The internet has gifted us the savage streets of Twitter and Instagram. Some local heroes who have found ways to harness its power to earn big.
The social media era has been a gift and a curse for football stars worldwide. Unfortunately, in the social media space, there’s nowhere to hide on and off the field, which can make or break players.
With more than 315 million followers on Instagram, Juventus and Portugal star Cristiano Ronaldo is the most followed individual in the world on a list that includes film star Dwayne “The Rock” Johnson, and musicians Ariana Grande and Beyoncé.
Football is the biggest sport in the world and in South Africa, so it’s no surprise that footballers are often at the top of the country’s social media trending list. But it’s not always for a good reason – their bloopers and blunders on the pitch are the juice that often fuels online trolls.
Recently, Kaizer Chiefs goalkeeper Itumeleng Khune was mocked for his attempted save during a penalty shoot-out in his team’s MTN8 quarterfinal defeat to Mamelodi Sundowns.
The goalie from Ventersdorp, North West, delivered another meme with his one leg stretched out in a futile attempt to stop a spot kick from his Sundowns counterpart Kennedy Mweene.
Despite being constantly ridiculed on socials, Khune takes the criticism in his stride and often plays along.
THE NUMBERS GAME
In this era of influencers, football stars are among the biggest influencers in the world. Social media can help raise the profile of a player, and some have been able to monetise their popularity.
For years, Khune has been the darling of South African football and this explains why he is the undisputed social media king locally. The 34-year-old stopper has a staggering 2.2 million followers across Twitter and Instagram. He appeals to a wide audience thanks to his long and illustrious career.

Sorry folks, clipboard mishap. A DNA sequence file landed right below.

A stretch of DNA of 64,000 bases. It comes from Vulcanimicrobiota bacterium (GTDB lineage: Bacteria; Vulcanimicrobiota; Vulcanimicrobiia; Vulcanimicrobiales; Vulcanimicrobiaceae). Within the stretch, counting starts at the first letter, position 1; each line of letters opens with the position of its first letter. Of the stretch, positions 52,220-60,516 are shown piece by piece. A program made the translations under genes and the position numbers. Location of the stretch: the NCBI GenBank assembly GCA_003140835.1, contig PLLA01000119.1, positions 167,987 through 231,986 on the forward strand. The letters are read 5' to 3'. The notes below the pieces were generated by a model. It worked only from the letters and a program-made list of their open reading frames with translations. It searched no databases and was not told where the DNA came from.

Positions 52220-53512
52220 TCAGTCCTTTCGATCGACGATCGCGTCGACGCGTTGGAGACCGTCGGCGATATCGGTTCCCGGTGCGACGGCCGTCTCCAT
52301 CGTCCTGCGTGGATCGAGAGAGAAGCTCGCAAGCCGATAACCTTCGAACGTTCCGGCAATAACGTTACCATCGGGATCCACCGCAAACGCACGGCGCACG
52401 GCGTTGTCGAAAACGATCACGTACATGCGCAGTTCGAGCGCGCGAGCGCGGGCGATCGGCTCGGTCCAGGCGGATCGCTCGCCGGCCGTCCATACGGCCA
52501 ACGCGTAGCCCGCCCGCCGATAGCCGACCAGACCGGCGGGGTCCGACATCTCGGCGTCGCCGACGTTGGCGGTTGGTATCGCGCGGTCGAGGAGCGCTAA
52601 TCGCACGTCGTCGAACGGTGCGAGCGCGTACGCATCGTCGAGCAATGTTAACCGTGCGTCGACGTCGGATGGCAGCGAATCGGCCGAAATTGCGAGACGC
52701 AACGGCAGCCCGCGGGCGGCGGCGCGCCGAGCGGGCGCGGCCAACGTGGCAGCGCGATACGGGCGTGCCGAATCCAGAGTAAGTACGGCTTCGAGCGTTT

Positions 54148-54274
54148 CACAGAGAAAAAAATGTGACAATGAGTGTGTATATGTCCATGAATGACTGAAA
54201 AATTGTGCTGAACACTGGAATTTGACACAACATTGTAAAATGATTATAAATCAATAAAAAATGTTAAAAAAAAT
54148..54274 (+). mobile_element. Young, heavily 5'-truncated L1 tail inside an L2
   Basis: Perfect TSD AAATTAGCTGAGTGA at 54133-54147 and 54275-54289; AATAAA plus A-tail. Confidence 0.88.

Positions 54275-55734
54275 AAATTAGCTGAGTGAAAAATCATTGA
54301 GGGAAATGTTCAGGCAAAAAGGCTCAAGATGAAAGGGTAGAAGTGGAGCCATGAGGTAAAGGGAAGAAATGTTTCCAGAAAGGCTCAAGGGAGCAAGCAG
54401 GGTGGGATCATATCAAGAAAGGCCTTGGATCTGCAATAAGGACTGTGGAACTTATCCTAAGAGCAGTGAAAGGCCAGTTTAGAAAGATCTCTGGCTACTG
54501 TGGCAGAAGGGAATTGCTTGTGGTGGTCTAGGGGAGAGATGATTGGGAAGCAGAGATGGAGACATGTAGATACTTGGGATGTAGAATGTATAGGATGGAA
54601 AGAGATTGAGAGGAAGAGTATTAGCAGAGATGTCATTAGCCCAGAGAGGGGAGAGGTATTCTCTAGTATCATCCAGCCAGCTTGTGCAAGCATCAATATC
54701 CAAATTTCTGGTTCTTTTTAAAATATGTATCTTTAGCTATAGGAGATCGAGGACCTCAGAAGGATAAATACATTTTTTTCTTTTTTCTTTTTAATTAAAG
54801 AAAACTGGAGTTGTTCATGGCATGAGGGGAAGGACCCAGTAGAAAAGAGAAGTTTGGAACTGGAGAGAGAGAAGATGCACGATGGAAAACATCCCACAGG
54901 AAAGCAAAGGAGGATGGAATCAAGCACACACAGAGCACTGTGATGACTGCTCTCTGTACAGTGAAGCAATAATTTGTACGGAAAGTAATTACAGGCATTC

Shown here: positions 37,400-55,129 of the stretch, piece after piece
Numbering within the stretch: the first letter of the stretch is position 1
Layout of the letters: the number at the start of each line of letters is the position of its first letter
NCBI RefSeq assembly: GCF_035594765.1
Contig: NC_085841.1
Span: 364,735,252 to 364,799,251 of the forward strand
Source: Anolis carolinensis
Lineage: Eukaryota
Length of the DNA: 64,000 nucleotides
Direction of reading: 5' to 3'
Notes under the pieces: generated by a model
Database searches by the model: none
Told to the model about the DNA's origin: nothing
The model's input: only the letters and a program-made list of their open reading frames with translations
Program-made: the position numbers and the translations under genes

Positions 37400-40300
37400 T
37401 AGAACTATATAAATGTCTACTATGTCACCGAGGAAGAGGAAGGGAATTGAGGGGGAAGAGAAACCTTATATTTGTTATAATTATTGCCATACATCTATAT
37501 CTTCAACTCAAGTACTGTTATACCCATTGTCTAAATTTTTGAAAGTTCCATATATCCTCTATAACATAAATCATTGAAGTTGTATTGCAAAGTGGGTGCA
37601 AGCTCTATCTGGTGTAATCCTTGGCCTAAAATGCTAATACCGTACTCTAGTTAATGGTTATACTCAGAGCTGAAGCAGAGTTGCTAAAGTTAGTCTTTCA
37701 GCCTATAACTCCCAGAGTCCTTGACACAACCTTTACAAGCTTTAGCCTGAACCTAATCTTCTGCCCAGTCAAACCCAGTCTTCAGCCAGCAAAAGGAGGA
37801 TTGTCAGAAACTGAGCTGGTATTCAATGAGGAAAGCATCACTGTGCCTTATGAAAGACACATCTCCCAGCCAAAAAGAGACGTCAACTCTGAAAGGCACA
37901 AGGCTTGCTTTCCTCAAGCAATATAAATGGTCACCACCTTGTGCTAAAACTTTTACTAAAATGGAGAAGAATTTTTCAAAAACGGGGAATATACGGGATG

Former Mamelodi Sundowns striker Percy Tau comes second with 793 000 followers – 491 000 on Twitter and 302 000 on Instagram.
Tau, who has just joined Egyptian giants Al Ahly from English side Brighton & Hove Albion, has somewhat of a cult following on the Twitter streets. When the Bafana Bafana talisman joined Brighton in 2018, the club had a spike in followers and South Africans flooded the Seagulls’ Twitter timeline.
The same happened when he joined Royale Union Saint-Gilloise on loan, Club Brugge in 2019 and Anderlecht last year.
His legion of followers would demand the administrative managers behind the clubs’ social media account to post anything and everything Tau. More South Africans are sure to follow him to Al Ahly.
Former Bafana and Chiefs midfielder Siphiwe Tshabalala is also well liked, with 750 000 followers across Twitter (270 000) and Instagram (488 000).
Erstwhile Chiefs midfielder George Lebese also has a steady online audience, commanding 681 000 followers in total, while Orlando Pirates’ Thembinkosi Lorch sits on 530 000 followers across Twitter and Instagram.
Not surprisingly, Zimbabwean midfielder Willard Katsande is another fan favourite. The former Chiefs hardman’s entertaining dance videos and swaggy dress sense have increased his popularity on social media, especially last year during the hard lockdown, when he had followers eating out of the palm of his hand. Katsande has a little more than 500 000 followers from Twitter (331 000) and Instagram (188 000).
He recently left Chiefs to join premiership novices Sekhukhune United.
Influencers generate income from social media by collaborating with brands, and companies looking to sell their products pay influencers to share their products and/or services with their followers.